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Fluoxetine prolonged time to relapse in bulimia nervosa
  1. Robert Palmer, MBBS, FRCPsych
  1. Leicester General Hospital, Leicester, UK

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QUESTION: In patients with bulimia nervosa (BN), is fluoxetine effective and safe for preventing relapse after response to short term fluoxetine treatment?


Randomised (allocation concealed*), blinded {participants, healthcare providers, data collectors, outcome assessors, and data analysts}*, placebo controlled trial with 1 year of follow up.


16 sites in the US.


150 patients who were ≥18 years of age (mean age 30 y, 98% women); had a psychiatric diagnosis of BN, purging type (including self induced vomiting) according to DSM-IV criteria; and responded to 8 wks of fluoxetine, 60 mg/day (response was defined as ≥50% decrease in frequency of vomiting episodes during ≥1 of the preceding 2 wks). Exclusion criteria included previous treatment with fluoxetine, coexisting psychiatric diagnoses, and recent use of investigational drugs or psychoactive medications. 97% of patients had ≥1 assessment after randomisation.


Patients were allocated to fluoxetine, 60 mg/day (n=76), or placebo (n=74) for up to 1 year.

Main outcome measures

Change in number of vomiting episodes per week and time to relapse (return to baseline frequency of vomiting for 2 consecutive weeks).

Main results

The fluoxetine group had a smaller increase in vomiting episodes per week than the placebo group at 1 year (mean increase 2.9 v 4.8 episodes, p=0.001). Fluoxetine prolonged the time to relapse relative to placebo (p=0.02). The relapse rate was lower in the fluoxetine group than the placebo group during the first 3 months (table); the difference was not statistically significant at 6 and 12 months. The attrition rate was high, especially during the first 3 months (43% for fluoxetine v 74% for placebo, {p<0.001}); the groups had similar attrition rates overall.

Fluoxetine v placebo for bulimia nervosa§


In patients with bulimia nervosa, fluoxetine prolonged time to relapse.


Antidepressant drugs, especially fluoxetine, are widely used in the treatment of BN. In general, trials provide substantial evidence of real if modest beneficial effects in the short term. However, such trials do not reflect clinical practice precisely. Thus, there is much less evidence about long term drug treatment. Of course, longer term treatment is likely to make sense only if there has been benefit in the short term. The study by Romano et al provides relevant evidence by studying the effect of continuing drug treatment for those who have responded somewhat.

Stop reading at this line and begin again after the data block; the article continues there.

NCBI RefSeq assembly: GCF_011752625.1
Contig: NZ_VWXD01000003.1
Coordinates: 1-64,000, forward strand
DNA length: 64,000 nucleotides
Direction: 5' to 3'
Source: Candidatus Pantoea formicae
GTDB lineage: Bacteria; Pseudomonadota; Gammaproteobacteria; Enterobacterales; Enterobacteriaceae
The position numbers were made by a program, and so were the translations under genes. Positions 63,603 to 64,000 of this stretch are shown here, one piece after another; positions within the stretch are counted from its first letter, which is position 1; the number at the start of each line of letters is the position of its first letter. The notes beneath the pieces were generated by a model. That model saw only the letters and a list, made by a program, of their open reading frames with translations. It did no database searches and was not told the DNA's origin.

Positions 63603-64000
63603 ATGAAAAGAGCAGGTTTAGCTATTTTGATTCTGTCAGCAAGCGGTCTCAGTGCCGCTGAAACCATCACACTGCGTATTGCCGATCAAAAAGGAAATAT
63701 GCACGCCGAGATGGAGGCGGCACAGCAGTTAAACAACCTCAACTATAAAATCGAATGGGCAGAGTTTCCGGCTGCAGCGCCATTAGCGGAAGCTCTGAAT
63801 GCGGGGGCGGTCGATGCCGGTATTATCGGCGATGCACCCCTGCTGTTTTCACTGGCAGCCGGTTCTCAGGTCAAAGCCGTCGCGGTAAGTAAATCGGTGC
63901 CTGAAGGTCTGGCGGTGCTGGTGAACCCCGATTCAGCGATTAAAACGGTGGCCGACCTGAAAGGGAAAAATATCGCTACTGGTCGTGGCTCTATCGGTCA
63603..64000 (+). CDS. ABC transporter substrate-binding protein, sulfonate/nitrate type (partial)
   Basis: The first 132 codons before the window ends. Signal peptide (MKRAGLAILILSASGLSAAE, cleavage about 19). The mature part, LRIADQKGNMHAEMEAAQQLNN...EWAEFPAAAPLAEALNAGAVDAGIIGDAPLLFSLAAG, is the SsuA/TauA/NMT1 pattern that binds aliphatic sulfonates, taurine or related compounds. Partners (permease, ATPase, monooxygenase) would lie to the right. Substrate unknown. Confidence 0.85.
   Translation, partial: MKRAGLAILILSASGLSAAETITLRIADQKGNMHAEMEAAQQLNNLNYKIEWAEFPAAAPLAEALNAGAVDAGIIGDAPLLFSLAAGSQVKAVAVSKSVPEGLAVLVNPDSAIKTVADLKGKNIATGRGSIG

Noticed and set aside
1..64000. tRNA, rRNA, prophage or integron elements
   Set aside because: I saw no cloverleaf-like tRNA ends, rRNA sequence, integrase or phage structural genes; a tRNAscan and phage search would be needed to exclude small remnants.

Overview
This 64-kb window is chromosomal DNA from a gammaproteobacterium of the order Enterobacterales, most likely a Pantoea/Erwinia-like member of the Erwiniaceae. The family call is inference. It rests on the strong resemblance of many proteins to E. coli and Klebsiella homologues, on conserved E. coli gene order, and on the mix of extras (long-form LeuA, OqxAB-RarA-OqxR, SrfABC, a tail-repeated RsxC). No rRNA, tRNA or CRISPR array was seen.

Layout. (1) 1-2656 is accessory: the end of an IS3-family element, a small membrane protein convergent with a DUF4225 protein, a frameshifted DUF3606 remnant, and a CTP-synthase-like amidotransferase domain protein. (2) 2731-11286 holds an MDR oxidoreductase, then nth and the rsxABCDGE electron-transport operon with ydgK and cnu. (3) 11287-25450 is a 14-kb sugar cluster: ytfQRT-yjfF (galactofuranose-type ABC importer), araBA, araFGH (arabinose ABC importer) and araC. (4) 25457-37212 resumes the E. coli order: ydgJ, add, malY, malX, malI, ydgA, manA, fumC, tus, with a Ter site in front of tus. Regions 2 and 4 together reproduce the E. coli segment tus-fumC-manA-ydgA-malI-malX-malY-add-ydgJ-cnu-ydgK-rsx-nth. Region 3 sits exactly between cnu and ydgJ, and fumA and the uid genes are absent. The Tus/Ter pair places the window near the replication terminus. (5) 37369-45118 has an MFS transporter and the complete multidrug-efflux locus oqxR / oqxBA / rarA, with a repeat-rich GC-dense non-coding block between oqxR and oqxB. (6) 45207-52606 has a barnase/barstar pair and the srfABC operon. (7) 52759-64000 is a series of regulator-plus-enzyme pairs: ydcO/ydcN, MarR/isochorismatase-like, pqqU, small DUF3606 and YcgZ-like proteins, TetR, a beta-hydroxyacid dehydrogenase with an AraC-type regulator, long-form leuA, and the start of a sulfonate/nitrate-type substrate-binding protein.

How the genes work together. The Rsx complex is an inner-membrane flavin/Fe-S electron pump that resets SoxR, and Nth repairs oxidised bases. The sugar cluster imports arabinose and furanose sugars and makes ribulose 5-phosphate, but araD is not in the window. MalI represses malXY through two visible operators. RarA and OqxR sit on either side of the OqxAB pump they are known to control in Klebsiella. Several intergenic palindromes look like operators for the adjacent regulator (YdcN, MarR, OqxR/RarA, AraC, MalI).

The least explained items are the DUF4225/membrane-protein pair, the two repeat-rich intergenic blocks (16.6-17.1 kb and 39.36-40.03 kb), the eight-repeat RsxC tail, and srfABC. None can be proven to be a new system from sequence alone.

The study involved collaboration among 16 centres. It is not clear why so many investigators were required to study such a common clinical issue and whether cryptic selective factors were at work. On paper, the participants look like the usual patients presenting with BN. It is described as a study in relapse prevention, although the patients had to be improved rather than in remission at entry to the study. Separate study of the minority of patients (17% of the originally treated sample) who had become symptom free during the initial treatment phase would have been of interest, but these data were not provided.

The attrition rate was high, and this somewhat undermines the utility of inferences that can be made. Nevertheless, the study provides fairly convincing evidence for the superiority of fluoxetine over placebo in preventing deterioration over a period of 1 year. This is useful to know. However, the study also confirms that, for most bulimic patients, such drug treatment alone with frequent contact was not associated with high remission rates or lasting major benefit, even among the small minority of patients who persisted for the full year. On average, patients deteriorated during follow up in both the fluoxetine and placebo groups. As the authors note, it seems that most patients with BN will need psychological treatment if they are to be helped to get better and remain better.

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  • For correspondence: Ms S C Koke, Lilly Research Laboratories, Lilly Corporate Center, Indianapolis, IN, USA. skoke{at}

  • Source of funding: Eli Lilly and Company.

  • * See glossary.

  • Information provided by author.

  • p Value calculated from data in article.

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